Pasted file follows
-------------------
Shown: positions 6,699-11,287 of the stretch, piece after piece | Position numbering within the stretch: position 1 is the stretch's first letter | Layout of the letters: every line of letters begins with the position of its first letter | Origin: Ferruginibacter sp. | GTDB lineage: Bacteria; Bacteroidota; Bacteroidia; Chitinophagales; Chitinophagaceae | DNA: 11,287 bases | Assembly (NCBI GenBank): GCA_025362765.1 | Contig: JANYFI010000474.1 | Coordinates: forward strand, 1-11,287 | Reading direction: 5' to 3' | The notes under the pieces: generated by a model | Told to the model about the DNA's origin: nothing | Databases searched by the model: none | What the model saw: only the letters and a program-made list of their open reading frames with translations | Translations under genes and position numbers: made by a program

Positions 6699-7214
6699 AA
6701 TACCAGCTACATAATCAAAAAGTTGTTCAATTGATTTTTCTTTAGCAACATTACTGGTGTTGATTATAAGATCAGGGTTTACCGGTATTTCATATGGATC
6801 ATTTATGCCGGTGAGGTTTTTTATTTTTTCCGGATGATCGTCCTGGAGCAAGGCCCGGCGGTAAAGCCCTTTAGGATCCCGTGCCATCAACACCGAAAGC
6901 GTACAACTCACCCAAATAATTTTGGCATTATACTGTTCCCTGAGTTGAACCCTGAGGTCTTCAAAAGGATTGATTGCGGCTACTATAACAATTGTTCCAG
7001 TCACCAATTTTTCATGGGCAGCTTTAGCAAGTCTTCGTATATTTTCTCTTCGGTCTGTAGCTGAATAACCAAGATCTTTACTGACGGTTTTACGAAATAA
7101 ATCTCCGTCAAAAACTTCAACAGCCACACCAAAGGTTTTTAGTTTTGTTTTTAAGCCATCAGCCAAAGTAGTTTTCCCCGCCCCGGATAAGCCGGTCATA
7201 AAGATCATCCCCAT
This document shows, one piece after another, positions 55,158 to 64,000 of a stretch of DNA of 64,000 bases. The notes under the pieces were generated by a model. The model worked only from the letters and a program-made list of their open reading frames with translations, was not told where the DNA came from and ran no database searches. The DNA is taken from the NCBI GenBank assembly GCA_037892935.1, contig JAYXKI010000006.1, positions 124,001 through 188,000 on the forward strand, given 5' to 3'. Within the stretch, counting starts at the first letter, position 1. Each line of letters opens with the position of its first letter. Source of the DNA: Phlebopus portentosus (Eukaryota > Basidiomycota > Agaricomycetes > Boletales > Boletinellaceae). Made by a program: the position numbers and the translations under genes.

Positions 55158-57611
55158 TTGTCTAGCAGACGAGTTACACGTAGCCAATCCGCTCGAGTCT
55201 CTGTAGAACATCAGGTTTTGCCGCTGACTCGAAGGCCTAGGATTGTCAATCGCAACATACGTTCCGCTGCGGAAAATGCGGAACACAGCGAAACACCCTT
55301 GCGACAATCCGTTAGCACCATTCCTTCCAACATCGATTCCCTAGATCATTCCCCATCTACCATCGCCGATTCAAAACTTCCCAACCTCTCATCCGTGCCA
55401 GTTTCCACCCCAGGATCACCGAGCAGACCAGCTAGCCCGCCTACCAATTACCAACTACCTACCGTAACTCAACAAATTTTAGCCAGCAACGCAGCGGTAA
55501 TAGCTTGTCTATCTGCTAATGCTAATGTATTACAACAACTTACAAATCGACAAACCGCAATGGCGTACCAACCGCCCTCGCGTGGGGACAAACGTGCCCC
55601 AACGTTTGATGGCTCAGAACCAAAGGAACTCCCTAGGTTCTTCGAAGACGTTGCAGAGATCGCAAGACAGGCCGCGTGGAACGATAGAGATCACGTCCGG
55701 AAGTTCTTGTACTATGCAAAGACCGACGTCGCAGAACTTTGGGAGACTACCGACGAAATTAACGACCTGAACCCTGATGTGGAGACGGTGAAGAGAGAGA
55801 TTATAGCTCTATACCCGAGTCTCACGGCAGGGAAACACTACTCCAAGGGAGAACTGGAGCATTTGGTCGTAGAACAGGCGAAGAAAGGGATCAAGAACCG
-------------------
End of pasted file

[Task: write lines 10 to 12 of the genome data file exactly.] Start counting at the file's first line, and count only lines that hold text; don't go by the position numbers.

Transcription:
This document shows, one piece after another, positions 55,158 to 64,000 of a stretch of DNA of 64,000 bases. The notes under the pieces were generated by a model. The model worked only from the letters and a program-made list of their open reading frames with translations, was not told where the DNA came from and ran no database searches. The DNA is taken from the NCBI GenBank assembly GCA_037892935.1, contig JAYXKI010000006.1, positions 124,001 through 188,000 on the forward strand, given 5' to 3'. Within the stretch, counting starts at the first letter, position 1. Each line of letters opens with the position of its first letter. Source of the DNA: Phlebopus portentosus (Eukaryota > Basidiomycota > Agaricomycetes > Boletales > Boletinellaceae). Made by a program: the position numbers and the translations under genes.

Positions 55158-57611
55158 TTGTCTAGCAGACGAGTTACACGTAGCCAATCCGCTCGAGTCT